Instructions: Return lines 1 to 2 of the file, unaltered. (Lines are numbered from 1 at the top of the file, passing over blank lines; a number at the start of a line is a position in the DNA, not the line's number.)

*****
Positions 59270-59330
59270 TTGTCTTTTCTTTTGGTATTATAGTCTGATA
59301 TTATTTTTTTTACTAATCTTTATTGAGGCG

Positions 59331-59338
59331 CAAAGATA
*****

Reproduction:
Positions 59270-59330
59270 TTGTCTTTTCTTTTGGTATTATAGTCTGATA